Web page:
Archive - 2011

Archive - 2011

October 12th

It's either sloppy reporting or really tragic.

A math teacher at East Central High School died Monday morning after collapsing before classes started, officials said.

Melinda Villegas, 23, a full-time math teacher for all grades at the high school, was with colleagues, who “immediately started assisting her and went to get our school nurse's assistant to administer CPR,” said Stevie Gonzales, an East Central Independent School District spokeswoman.

“EMS continued the CPR in transporting her to Mission Trail Baptist Hospital,” where she was pronounced dead around 8 a.m., Gonzales said.

Read more:


[note: the death is tragic enough, but there may be even more reason to wring our hands and scream:

October 11th

PREVENT SCD Trial Supports Use of MTWA Test as Predictor of Sudden Cardiac Death

Results of the PREVENT - SCD Trial Published in Clinical Research in Cardiology

TEWKSBURY, Mass.-- Cambridge Heart, Inc. (OTCBB: CAMH), a developer of non-invasive diagnostic tests for cardiac disease, today announced that results of the PREVENT-SCD trial, published in the journal Clinical Research in Cardiology, reinforce the value of the Microvolt T-Wave AlternansTM (MTWA) test in identifying patients at risk of Sudden Cardiac Death (SCD). Preliminary results of the study were originally presented at the American Heart Association Scientific Sessions in 2009.

October 10th

35-Year-Old Firefighter Dies While Running in Chicago Marathon

CHICAGO -- A 35-year-old North Carolina firefighter who was running for charity died Sunday after collapsing during the Chicago Marathon.

Greensboro Deputy Fire Chief Clarence Hunter said that William Caviness was running to raise money to help burn victims, but declined to talk further. He did read a statement from Chief Gregory Grayson. "Our hearts and prayers go out to the entire Caviness family in this tremendous loss of Capt. Will Caviness. The Greensboro Fire Department family is grieving this great loss and will strive to support the family through this difficult time."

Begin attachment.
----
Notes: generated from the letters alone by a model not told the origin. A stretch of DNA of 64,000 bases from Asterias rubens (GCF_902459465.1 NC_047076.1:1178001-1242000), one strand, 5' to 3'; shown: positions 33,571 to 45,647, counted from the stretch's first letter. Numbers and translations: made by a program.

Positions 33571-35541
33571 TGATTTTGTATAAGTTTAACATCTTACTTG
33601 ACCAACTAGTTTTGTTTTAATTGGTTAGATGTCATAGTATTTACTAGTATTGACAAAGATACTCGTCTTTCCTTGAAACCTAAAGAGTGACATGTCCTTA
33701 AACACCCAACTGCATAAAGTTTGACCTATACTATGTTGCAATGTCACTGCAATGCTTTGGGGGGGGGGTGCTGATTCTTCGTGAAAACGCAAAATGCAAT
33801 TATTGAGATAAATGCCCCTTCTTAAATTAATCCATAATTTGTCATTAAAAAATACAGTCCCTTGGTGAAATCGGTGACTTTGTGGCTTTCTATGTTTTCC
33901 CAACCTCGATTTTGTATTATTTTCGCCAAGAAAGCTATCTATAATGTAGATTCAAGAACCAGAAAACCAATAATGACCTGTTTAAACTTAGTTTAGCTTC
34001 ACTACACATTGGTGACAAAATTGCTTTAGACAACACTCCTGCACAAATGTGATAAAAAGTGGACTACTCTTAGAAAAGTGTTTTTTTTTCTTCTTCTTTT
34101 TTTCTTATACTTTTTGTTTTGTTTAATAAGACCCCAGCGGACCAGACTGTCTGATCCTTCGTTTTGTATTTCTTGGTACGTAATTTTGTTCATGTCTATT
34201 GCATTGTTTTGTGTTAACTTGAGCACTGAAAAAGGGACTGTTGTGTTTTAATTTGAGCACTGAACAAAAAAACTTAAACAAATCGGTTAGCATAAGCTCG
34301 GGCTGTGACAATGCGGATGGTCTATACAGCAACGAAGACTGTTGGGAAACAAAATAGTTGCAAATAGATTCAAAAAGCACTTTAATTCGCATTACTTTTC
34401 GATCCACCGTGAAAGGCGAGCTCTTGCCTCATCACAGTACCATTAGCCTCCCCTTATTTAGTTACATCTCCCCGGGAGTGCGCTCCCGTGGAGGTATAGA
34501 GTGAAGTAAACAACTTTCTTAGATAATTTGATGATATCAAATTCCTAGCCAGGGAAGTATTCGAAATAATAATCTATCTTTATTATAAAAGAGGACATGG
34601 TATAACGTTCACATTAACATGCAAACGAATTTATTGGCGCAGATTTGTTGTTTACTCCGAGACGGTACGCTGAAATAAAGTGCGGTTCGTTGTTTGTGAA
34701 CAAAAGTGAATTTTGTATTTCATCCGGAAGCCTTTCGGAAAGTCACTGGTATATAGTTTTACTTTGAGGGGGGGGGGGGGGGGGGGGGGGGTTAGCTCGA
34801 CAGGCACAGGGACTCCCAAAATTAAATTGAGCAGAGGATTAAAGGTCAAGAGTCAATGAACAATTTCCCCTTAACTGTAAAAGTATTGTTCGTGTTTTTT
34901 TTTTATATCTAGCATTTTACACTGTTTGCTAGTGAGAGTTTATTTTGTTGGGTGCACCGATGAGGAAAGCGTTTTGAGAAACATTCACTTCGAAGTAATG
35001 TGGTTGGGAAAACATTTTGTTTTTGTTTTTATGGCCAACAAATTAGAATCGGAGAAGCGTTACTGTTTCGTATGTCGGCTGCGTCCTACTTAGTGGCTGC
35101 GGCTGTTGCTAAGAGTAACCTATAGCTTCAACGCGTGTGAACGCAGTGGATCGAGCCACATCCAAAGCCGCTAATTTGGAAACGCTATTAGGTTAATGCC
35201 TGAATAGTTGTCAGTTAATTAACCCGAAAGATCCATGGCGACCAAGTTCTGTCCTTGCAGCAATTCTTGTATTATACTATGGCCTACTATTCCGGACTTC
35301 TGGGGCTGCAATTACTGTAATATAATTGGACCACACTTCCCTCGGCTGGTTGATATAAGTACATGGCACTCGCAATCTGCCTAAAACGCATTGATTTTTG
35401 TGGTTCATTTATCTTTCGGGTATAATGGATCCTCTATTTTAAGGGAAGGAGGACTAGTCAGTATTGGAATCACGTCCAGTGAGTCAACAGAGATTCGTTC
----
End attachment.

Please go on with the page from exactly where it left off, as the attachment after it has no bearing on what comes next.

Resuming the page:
Hunter said that the department would not have anything further to say until Monday, after talking to the Caviness family.

October 8th

About half...

...of the people interviewed in 2007 know or were able to guess the difference between a sudden cardiac arrest and a heart attack.

When the score is that close to 50/50, usually folks are guessing.

It's important because immediate 911 and CPR. plus prompt defibrillation are essential to cardiac arrest survival with major brain function intact, and 911 is essential for a heart attack. The defibrillator won't hurt the heart attack victim, but CPR would be inappropriate and dangerous.

Fortunately, they are easy to tell apart, once you've been told the difference: The sudden cardiac arrest victim - the one that needs 911 + CPR + AED - is non-responsive and not breathing, either normally or at all.

If you are not trained, check the video at and then get the people whom you frequently are near trained, too.

October 6th

Two Texas Teachers Save a Life

Seventh-grader Kylee Shea collapsed in the hall of her Dallas-area school and could be dead or brain-damaged today if not for two quick-thinking teachers who revived her with CPR and a defibrillator. 

A Dallas-area seventh-grader survived a literally heart-stopping crisis virtually unscathed thanks to two quick-thinking, well-trained schoolteachers.

Kristen Goodgion and Brent Reese, teachers at Maus Middle School in Frisco, Texas, rushed within seconds to the aid of 12-year-old Kylee Shea after she crumpled in a school hallway Sept. 26. While Reese performed CPR, Goodgion fetched the school’s automated external defibrillator (AED). They used the machine’s paddles to kick-start Kylee’s heart in a dramatic rescue caught on the school’s surveillance cameras.

October 4th